03/01/2016 06:36 pm ET | Updated 1 day ago
When we think of autodidacts, our minds frequently race to the arts: people who discovered an aptitude for painting or music despite their lack of formal training. We often separate the innate impulse to create things from those who teach themselves practical tasks. We glorify the teens who put together their own computers or who tweak lines of code to run new software on out-of-date operating systems. This is a mistake, I think.
Since I didn't have a technical co-founder, I had to teach myself skills both creative and pragmatic, most importantly product-design. My platform now processes process $20 billion in transactions, and one of the things that creating it taught me was that most inventions strive to balance art with science. Here are the 4 things that helped me learn product design.
Balance art and science
My first education in what it would take to build JOOR came from selling product offline. As an apparel buyer you are constantly looking at your business and trying to understand why something sold or it didn't. What caused her to checkout? Was it the way the product fit, was it the color, was it the fabrication? Selling is equal parts art and science, and at a core-level, product design is no different.
The art is about offering the user something different in the experience -- something unexpected, something that was easier than they expected, something novel, or even something magical. However you also have to A/B test, you have to study the numbers, and you have to make metrics your friend. As a fashion buyer I knew that the success of my platform would involve balancing these two forces.
Think about what kind of thinker you are
Everyone learns things in a different way, and for me I'm a visual learner. I used Post-Its to get through AP Biology, and I also used them to create my first story-boards. There's something visceral about writing by hand and moving concepts around visually. I've long since been introduced to more sophisticated products like Omnigraffle and Visio, which are what we use today when we're designing new products. If you're going to teach yourself something, think about what kind of thinker you are first before you get caught up in shiny new tools.
Meet designers who have different approaches
It also goes without saying that learning starts by reading a lot. I started with the basics: websites and design blogs such as Ideo, Fast Company Design, studying the winners of the Webby's and, interviews with Steve Jobs. Even if you plan on outsourcing your product design you should be doing this, it's crucial to have shared vocabulary. Once you start to get confidence, seek out experts. Interview and meet with as many different designers as you can, especially ones with radical approaches or ideas that you don't quite understand at first. Then go home and research what they said and see how it pans out in the real world. The more you do this, the more you'll start to develop your own ethos for designing products.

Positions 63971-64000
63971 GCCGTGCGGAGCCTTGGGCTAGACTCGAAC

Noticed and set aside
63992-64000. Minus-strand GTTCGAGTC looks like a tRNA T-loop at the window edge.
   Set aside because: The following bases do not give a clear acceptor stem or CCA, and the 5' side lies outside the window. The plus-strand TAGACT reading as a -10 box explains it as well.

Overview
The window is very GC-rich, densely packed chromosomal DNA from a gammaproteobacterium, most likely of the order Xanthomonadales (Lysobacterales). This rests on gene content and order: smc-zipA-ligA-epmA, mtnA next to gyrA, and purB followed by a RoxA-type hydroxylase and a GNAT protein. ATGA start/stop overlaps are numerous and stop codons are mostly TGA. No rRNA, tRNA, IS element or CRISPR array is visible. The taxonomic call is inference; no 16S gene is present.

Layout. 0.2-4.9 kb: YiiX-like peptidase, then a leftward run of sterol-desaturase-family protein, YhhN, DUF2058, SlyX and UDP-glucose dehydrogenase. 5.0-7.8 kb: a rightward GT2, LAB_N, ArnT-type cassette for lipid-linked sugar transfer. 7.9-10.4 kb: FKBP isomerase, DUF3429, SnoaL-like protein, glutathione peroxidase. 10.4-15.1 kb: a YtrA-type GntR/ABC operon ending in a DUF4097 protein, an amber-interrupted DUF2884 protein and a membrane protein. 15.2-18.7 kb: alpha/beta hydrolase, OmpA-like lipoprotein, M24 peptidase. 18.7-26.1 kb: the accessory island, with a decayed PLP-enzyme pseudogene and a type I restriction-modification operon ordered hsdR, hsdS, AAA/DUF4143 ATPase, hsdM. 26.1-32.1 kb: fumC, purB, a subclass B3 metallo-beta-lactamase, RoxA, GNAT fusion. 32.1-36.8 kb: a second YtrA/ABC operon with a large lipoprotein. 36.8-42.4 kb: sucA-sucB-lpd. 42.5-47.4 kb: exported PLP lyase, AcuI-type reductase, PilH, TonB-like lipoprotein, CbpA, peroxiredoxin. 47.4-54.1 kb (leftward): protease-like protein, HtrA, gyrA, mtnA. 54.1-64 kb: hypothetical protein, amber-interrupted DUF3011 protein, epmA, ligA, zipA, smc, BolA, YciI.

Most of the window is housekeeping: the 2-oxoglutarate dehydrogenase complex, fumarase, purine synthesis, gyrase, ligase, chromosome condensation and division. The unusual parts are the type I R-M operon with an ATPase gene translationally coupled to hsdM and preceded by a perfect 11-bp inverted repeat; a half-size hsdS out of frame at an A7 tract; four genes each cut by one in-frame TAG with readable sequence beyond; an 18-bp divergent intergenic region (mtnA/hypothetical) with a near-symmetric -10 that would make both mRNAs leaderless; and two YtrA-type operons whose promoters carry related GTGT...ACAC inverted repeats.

Question "what everyone else is doing"

All the best products focus on the user's critical path, in our case it's getting the buyer to checkout. And to do that we had to make some unconventional decisions. One of the biggest head-scratchers (at least as far as conventional wisdom at the time was concerned) was our decision to build a native app as opposed to building one in HTML5, which was all the rage at the time. Most designers I'd met by that point thought it was crazy, but I knew from practical experience that buyers are offline for most of the day, hitting the trade-shows or getting stuck in long appointments. This turned out to be the right decision, our membership has tripled every year since launch due to the stability of our app.
When you're reading, researching, and reaching out to tons of people collecting information, it's easy to forget how to listen to your own gut. A lot of what goes into building good products is having good taste, something that's a part of you and something that you already have. Building apps and websites can be intimidating, but only because of the obscure vocabulary and high-premium placed on these professions.
By balancing creativity and metrics, empowering yourself with the right terminology, and measuring the advice of others with your gut-instincts, you can create products that solve pain points for your customers. Wireframes only get easier, but a passion for creating things that help people never goes away. If anything, it grows.